mushroom stir fry

Broccolini Mushroom Stir Fry

One of my favorite foods in the winter months is sautéed mushrooms. I know, it sounds gross. But if you let those babies sit for at least a half hour, you’re looking at whole new mushrooms. They’re savory, salty and melt-in-your-mouth delicious.

Mushrooms are very watery, so you only need a little bit of olive oil to coat them in the beginning. Once they start to release their water, you can lower the heat and let them sit. They will also shrink a lot, so don’t be alarmed if you start off with a frying pan overflowing in sliced mushrooms.


  • 10z baby bella mushrooms (standard carton size) sliced
  • 1 bunch broccolini, stems trimmed
  • 1 tablespoon olive oil
  • 1 tablespoon soy sauce
  • 1 teaspoon ground ginger
  • 2 garlic cloves, minced
  • 1 tablespoon rice vinegar


  1. Combine olive oil, soy sauce, ground ginger and minced garlic in a stove pan over medium heat.
  2. Add mushrooms, crank up the heat, and stir until mushrooms begin to sizzle and release their water.
  3. Turn the heat down to low, stirring occasionally for 20 minutes. But mostly, just let them sit and sizzle.
  4. Then add broccolini, bring heat back up to medium, and stir occasionally for 8 minutes. (Until broccolini turns a deep, rich shade of green.)
  5. Stir in one tablespoon of rice vinegar, and let cook for one more minute.
  6. Serve as a side dish, or with rice or pasta for a main meal!

Note: This recipe leaves the broccolini cooked, but still firm. If you want a softer broccoli, I recommend using regular broccoli florets instead of broccolini stems.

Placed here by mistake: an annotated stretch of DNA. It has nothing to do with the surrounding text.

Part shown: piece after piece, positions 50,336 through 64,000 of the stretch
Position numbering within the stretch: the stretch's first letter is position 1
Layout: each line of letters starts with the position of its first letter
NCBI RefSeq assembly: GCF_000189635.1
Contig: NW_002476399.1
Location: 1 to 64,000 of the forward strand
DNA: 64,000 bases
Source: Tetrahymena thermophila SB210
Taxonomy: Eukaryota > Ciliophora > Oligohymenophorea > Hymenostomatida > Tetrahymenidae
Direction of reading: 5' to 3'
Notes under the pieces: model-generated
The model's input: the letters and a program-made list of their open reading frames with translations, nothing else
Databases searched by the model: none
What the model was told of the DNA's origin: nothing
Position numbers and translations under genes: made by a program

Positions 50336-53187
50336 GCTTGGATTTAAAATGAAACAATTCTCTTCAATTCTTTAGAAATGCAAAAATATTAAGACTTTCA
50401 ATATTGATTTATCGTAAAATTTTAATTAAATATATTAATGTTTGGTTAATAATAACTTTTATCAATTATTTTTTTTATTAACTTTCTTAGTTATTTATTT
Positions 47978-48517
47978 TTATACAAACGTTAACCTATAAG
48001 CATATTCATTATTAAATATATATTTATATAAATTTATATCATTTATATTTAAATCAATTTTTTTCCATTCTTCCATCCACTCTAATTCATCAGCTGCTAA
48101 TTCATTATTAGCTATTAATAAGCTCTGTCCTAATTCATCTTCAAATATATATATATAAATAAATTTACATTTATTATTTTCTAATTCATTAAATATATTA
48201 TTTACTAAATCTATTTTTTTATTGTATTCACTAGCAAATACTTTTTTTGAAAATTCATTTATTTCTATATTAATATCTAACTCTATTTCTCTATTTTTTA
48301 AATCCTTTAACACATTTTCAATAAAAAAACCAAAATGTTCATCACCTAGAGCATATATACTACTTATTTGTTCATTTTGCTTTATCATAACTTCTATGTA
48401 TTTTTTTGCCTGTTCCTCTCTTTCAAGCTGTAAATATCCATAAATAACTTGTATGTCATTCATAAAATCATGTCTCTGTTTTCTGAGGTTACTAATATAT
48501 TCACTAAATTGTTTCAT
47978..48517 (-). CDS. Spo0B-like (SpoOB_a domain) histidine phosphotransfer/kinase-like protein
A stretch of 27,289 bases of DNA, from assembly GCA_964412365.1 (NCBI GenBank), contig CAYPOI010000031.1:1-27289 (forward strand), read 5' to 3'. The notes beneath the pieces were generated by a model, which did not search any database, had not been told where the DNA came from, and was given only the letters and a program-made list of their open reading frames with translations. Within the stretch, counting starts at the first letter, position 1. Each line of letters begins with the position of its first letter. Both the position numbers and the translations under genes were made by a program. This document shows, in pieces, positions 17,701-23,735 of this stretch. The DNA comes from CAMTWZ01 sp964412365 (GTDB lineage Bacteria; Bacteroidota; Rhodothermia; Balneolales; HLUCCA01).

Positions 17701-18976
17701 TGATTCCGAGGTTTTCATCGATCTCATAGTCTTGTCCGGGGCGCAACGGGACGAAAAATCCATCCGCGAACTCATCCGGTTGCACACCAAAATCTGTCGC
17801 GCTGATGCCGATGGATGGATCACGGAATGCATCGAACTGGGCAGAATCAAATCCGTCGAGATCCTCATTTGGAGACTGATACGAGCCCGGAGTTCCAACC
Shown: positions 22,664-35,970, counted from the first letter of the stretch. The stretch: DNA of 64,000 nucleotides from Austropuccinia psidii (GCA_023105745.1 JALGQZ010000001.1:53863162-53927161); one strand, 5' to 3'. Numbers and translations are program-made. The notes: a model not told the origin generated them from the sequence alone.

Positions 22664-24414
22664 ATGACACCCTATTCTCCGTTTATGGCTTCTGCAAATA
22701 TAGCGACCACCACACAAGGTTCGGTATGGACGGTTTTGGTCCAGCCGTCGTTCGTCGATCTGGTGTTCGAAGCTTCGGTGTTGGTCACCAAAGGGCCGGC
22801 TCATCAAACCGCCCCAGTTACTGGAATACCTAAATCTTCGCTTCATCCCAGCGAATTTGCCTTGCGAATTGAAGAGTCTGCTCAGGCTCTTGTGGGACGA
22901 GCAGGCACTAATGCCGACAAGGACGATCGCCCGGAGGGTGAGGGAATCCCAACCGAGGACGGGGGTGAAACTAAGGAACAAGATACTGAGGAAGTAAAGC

Tomorrow is a complete vegan meal day. 
Breakfast: my favorite oatmeal with maple syrup and blueberries. 
Lunch: vegetable and cashew stir-fry.
Snacks: carrots and homemade roasted garlic hummus, my Graze Box sweet Memphis barbecue nut mix, and a banana before cycling class. 

anonymous asked:

plsssss what is the recipe for the tofu lettuce wraps??? help a sista out

Sure thing! Several of these items will need to be purchased if you don’t regularly cook East Asian foods so it’s more of a “specialty” recipe. Everything should be available at non-Asian stores except for the vegetarian oyster sauce which can be a bit difficult to find.


¾-1 block of tofu with the water pressed out and cut into small cubes
1 small can of bamboo or water chestnuts (I didn’t have water chestnuts so I subbed bamboo and it was great)
If you don’t use water chestnuts, a handful or two of chopped walnuts adds a good crunchy texture
1/3 cup diced onion
1-2 teaspoons minced garlic
3 stalks of green onions diced

Stir fry sauce:
2 tablespoons soy sauce
1.5 tablespoons vegetarian oyster sauce (sometimes called mushroom/vegetarian stir fry sauce–can be substituted with regular oyster sauce if not vegetarian)
1 tablespoon water
2 tablespoons mirin
2 teaspoons rice vinegar
1-2 tablespoons of corn starch mixed with water to thicken

Dipping sauce (or spoon over the top of filling for less of a mess)
3 tablespoons ponzu soy sauce (can be bought or made by combining soy sauce, mirin, rice vinegar, sweetener, and lemon)
1 teaspoon chili garlic sauce

Iceberg lettuce for wraps
Maifun rice noodles fried in oil or softened in hot water (optional)

1. Sauté the tofu in a tablespoon of oil until golden brown. Add onion and garlic and sauté for another 2 minutes. Add stir fry sauce and bamboo/water chestnuts for 2 minutes.

2. Slowly stir in cornstarch/water mixture until desired consistency.

3. Remove from heat. Stir in diced green onions and walnuts if using.

4. Mix ponzu sauce with chili oil and fill lettuce wraps.


Day in the life of a law student, 21/01/16 Thursday.

8:30: I woke up at 8:30, I stick my alarm on my desk so I have to get out of bed to turn it off and then I walk over to my window and open my curtains. Then I make my bed, sit down and scroll through social media.

9:00: this is when I start to get ready for the day so I had a shower, got dressed and then made breakfast. For breakfast I had coffee, two kiwi’s, one banana (half on the toast one on the side) and peanut butter and banana on toast. I then did my hair and makeup. 

10:00: I started to plan for the day so I planned my day out in my bullet journal, and then read over that days lecture notes.